Accelerate the development of nuclear power in coastal provinces, promote nuclear power construction in central provinces steadily, and construct nuclear power projects with a total installed capacity of 40 million kW.

      4 Renewable energy sources
      Construct large-sized hydropower stations in key watersheds, such as those of the Jinsha, Yalong and Dadu Rivers, and commence the construction of hydropower projects with a total installed capacity of 120 million kW. Construct 6 onshore and 2 coastal and offshore large wind power bases, with an additional installed capacity of over 70 million kW. Construct solar energy power stations with a total installed capacity of over 5 million kW with focus on Tibet, Inner Mongolia, Gansu, Ningxia, Qinghai, Xinjiang and Yunnan.

  • Shiggity

    200GW ~ 1 billion solar panels.

    An incredibly important ratio for solar PV is when the gross number of panels on the planet passes the number of human beings.

    Humanity will pass that number in the 2020s.

    Germany’s state of Bavaria, for example, is already passed this threshold. Hawaii is also close to this threshold. Southern California is closing in on it as well.

    • globi

      It also shows that 1 panel per person or 1400 GW of PV (7 G * 200 W) doesn’t need any grid adaptations as long as these panels are installed on existing buildings. (Since a single appliance can consume much more peak power than a single PV panel or even 10 PV panels will deliver. Besides modern inverters never feed more power than the grid can accept in any case.)

  • Peter Waegemans

    1000 gw by 2030. That’s a lot of nuclear plants never to be built.

    • heinbloed

      True. One can even close the atom power plants down with a good RE program.

      For example Germany’s PV output now in July looks to overtake the atom – for the first time ever:

      https://www.energy-charts.de/energy.htm

      (click on “all sources” in the left column and on “grouped” in the header)

      • Ivor O’Connor

        Yes, but look at the annual report and you see it is about half that of nuclear. In fact PV is diminutive compared to wind, hard coal, brown coal, and uranium. I think it should be a punishable crime the Germans phased out the PV subsidies.

        • heinbloed

          Times are changing fast, Ivor O’Connor:

          http://energytransition.de/2015/07/renewables-covered-78percent-of-german-electricity/

          There is hardly a moment now when REs are not supplying less than 25% power, something that the atom will never achieve anymore.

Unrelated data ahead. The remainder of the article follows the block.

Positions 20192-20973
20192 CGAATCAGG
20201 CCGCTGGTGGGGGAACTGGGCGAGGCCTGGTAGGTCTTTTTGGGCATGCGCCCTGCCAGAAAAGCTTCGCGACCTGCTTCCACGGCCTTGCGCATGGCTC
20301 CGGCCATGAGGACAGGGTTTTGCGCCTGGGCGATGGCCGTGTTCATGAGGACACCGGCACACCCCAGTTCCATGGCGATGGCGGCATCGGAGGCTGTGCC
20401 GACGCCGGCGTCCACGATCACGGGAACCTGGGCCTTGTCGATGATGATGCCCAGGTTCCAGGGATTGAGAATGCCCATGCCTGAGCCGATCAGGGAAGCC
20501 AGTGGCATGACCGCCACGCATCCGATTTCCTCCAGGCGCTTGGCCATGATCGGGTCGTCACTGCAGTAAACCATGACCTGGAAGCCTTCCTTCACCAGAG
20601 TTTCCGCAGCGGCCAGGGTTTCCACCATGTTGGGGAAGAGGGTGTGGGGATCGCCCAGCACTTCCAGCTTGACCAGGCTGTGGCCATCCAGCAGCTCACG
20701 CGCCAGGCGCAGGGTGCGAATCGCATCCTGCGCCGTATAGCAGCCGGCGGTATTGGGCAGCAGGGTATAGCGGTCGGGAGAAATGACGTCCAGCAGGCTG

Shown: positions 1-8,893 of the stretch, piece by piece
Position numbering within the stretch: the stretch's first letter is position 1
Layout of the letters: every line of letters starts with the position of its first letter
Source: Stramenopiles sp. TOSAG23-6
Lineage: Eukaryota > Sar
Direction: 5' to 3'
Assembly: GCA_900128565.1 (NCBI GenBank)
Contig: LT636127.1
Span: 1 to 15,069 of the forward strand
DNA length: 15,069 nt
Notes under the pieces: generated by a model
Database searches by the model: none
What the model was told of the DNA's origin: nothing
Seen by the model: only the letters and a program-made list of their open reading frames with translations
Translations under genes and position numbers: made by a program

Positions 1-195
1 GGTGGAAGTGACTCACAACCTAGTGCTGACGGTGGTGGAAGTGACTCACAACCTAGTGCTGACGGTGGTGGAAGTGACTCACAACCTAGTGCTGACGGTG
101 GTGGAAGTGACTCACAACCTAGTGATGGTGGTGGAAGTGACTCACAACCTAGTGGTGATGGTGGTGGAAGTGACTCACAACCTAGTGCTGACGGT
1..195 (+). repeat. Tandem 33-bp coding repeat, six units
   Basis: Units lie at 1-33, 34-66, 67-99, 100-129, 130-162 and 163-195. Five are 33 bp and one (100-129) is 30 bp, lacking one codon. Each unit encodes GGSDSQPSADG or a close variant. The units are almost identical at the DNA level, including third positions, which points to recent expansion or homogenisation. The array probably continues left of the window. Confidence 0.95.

There is no end in sight for the losses of coal:

          http://www.renewablesinternational.net/new-german-coal-plant-worth-one-euro/150/537/89142/

          About 2.5 GW of off-shore power will be grid connected this year and even more next year.

          http://www.pennenergy.com/articles/pennenergy/2015/07/abb-hands-over-offshore-wind-power-link-in-germany.html

          Sure, the damage which had been done by the fossils and radiation freaks can’t be made good anymore. But they are losing out very quick.

          • heinbloed

            PS

            The builder of the € 1.- coal power plant in Germany Craig Morris reports – ALSTOM – has left now the power plant business (all-)together with another fossil shepherd : BILFINGER-BERGER.
            Check that with the search engine.

            Both say “never again”.
            Some are hard to teach but punishment seems to work with capitalists 🙂

            The chieftain/CEO of Bilfinger Berger, former Hessian minister Koch (mentally related to some US-tribe) started his job there with the words : “If we want to stop PV in Germany we have to hurl stones at it ”

            He sunk the entire power sector of Bilfinger Berger.
            When he went from board there was no ship no more.

            Recently it came to me that the enemies of the Energiewende are some sort of sock puppets payed by the Greens. But I can’t prove that.

  • JamesWimberley

    Germany had 38.23 GW of solar at the end of 2015, and has been adding around 100 MW a month, so it’s still under 39 GW. China had 28.2 GW at the end of 2014 – dixit Wikipedia: the data are less reliable than for Germany of course. It added 5.0 GW in Q1 2015, boosted by some rollover from 2014. Assuming the old 15 GW target for 2015, evenly distributed in the remaining 3 quarters, China would reach 39.8 GW by the end of Q3 2015, ahead of Germany.

    • tibi stibi

      “…had 38.23 GW of solar at the end of 2015,”

      are they ahead of time?
      😉

  • Michael G

    The US needs to get on the ball to keep up with China – a “race to the top”.

    • We prefer races to the bottom.

      • Kevin McKinney

        “‘We, Kimo Sabe?'”

        😉

        • Ivor O’Connor

          The politicians controlling the USA?

  • Mike Dill

    China has some large deserts that can be filled with panels. The south Gobi is barely suitable for widespread grazing. Solar and wind both work there, and do not consume any of the precious water.

    • janet.tovar

      ==